In The Washington Post, Philip Bump called out Republicans for questioning Jackson about "critical race theory."
"Critical race theory (CRT) was elevated — and expanded — as a way of talking about conservative concerns about the perception that Whites held a diminished position in American society without being explicit about that perception. Here, the subterfuge is stripped away: Republicans are being warned that a Black nominee for the Supreme Court is hoping to inculcate this anti-White agenda," Bump said. "Ask a Republican voter what CRT means, and they are likely to offer up some pastiche of concerns about children being taught that White people are inherently guilty or bad and that the United States is foundationally racist. CRT has been recodified to annex the entire range of cultural constructions that are unpopular with Americans, as [Christopher] Rufo promised — where ‘Americans’ means ‘heavily conservative White Americans.’
"This sits on top of a central concern of many White Republicans: that Whites and Christians are newly disadvantaged in American society. Polling has repeatedly shown that White Republicans see Whites as targets of discrimination to a similar extent as non-Whites; that in other words, 'reverse' racism is rampant," Bump wrote. "You see where this comes back to the initial response to Jackson’s nomination — or rather, the pledge to nominate a Black woman to the Supreme Court. The concern isn’t that so few non-White people have been on the bench, a centuries-long failure to ensure the Supreme Court reflects the country’s population. Instead, it’s that Biden chose to explicitly reject that pattern."
In Slate, Mark Joseph Stern praised Jackson's "shrewd" tactic of endorsing conservative theories like originalism and textualism.
"Her embrace of the conservative legal movement’s prized judicial philosophies delighted many commentators on the right, who cheered Tuesday’s 'thorough rout for progressive theories of law,'" Stern observed. "These commentators are correct that Jackson’s rhetoric signals the triumph of originalism and textualism, which are now firmly established as the default mode of judging. But her rhetoric does not mean that she is further to the right than Democrats assumed, let alone a secret reactionary. The truth is that left-leaning jurists have long deployed originalism and textualism as useful tools of interpretation, and Jackson is canny enough to emphasize them before an evenly divided Senate. Democratic senators may still rail against these methodologies, but progressive judges have figured out how to use them to their advantage.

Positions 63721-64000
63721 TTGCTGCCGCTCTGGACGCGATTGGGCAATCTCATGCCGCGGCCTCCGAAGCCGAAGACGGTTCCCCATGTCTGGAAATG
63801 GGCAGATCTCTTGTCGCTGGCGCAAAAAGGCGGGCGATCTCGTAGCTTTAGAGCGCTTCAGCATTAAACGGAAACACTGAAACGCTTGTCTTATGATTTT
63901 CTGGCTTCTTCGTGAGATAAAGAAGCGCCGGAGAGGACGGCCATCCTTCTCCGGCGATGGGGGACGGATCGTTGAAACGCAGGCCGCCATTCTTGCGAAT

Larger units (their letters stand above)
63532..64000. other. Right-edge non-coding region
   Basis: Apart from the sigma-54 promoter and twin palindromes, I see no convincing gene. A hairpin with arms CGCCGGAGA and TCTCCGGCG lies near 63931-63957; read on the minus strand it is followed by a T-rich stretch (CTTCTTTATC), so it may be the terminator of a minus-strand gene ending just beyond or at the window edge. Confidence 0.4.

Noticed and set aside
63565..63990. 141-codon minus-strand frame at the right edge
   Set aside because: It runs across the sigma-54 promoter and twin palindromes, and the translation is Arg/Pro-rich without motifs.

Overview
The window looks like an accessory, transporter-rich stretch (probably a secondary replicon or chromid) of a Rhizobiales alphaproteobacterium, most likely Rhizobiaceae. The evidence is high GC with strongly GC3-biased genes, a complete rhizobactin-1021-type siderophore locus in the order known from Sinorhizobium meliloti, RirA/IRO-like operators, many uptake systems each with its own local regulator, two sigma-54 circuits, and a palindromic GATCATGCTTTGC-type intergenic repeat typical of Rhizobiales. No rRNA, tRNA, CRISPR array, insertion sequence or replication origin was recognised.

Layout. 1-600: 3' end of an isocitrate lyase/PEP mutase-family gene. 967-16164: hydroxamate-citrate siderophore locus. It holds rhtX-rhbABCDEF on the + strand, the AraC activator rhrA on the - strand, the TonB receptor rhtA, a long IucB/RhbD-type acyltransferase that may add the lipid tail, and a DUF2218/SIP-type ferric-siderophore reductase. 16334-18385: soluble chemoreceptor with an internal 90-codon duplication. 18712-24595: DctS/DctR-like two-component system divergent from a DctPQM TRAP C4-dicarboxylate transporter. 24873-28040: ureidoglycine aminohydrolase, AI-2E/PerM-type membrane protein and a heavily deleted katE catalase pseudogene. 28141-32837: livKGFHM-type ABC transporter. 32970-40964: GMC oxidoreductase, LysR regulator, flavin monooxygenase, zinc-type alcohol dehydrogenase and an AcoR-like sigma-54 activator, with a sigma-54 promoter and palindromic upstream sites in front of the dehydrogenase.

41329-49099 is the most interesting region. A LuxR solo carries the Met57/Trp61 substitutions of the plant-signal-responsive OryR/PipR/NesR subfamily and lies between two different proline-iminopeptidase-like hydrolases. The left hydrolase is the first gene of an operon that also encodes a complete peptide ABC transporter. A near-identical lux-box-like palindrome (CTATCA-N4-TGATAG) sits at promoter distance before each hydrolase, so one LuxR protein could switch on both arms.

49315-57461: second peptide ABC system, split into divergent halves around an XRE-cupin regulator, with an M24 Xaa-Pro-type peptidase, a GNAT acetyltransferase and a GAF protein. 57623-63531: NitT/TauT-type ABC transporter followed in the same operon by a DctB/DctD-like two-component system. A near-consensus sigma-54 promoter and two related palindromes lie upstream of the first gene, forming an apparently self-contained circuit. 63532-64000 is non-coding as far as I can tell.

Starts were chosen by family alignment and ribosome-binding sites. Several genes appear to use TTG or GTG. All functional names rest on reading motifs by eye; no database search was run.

"Jackson’s rhetorical turn to the right pleased many of her Republican critics," Stern wrote. "This commentary reflects some antiquated assumptions about liberal judging today. Many Democratic politicians do still describe the Constitution as a living or “evolving” document (in President Joe Biden’s words). But progressive jurists rarely do. Instead, they understand that originalism and textualism are genuinely useful tools that can frequently result in a liberal outcome. It turns out that how you apply these theories is just as important as whether you apply them. A rigidly textualist reading of the Civil Rights Act, for example, protects LGBTQ employees, while a looser analysis that factors in congressional intent does not."
What the right is saying.
- The right said Jackson got the more respectful hearing that past conservative nominees deserved but did not.
- Some said her answers showed how liberal judicial viewpoints are dying out.
- Others said liberals could learn from Jackson's love of America.
Tiana Lowe said the GOP refused to give Jackson "the racist treatment Sen. Dick Durbin and President Joe Biden gave Miguel Estrada.”
"The Senate Judiciary Committee did not accuse Ketanji Brown Jackson of attempting to rape an underage girl," Lowe wrote. "It did not accuse her of being a mere puppet for partisans personally hellbent on depriving millions of people of healthcare via judicial fiat, and it did not accuse her very nomination to the Supreme Court of being illegitimate. The bar isn't very high, but all things considered, the committee granted the nominee to replace Stephen Breyer a respectful and dignified first day of her confirmation hearing. Regardless of one's perfectly legitimate quibbles with Jackson's progressive jurisprudence, the bipartisan show of decorum was one befitting of an objectively qualified nominee.
"And assuming Jackson does get confirmed, it will be because Republicans denied her the same racist treatment Democrats, Biden and current Judiciary Chairman Dick Durbin included, gave to Miguel Estrada two decades ago. George W. Bush nominated Estrada, a Honduran immigrant and prominent attorney unanimously deemed well-qualified by the ABA, to the U.S. Court of Appeals for the District of Columbia Circuit in 2001," Lowe wrote. "Democrats ultimately made the unprecedented move not just to filibuster a judicial nominee from joining a court, but filibustering one backed by a clear majority of the Senate, including a handful of Democrats. Biden, then a senator from Delaware, was not one of them, nor was Durbin. A leaked memo to the senator from his staff indicates pretty clearly why. Estrada was deemed 'especially dangerous, because he has a minimal paper trail, he is Latino, and the White House seems to be grooming him for a Supreme Court appointment.'"
Dan McLaughlin said the hearing was a "rout for progressive pieties."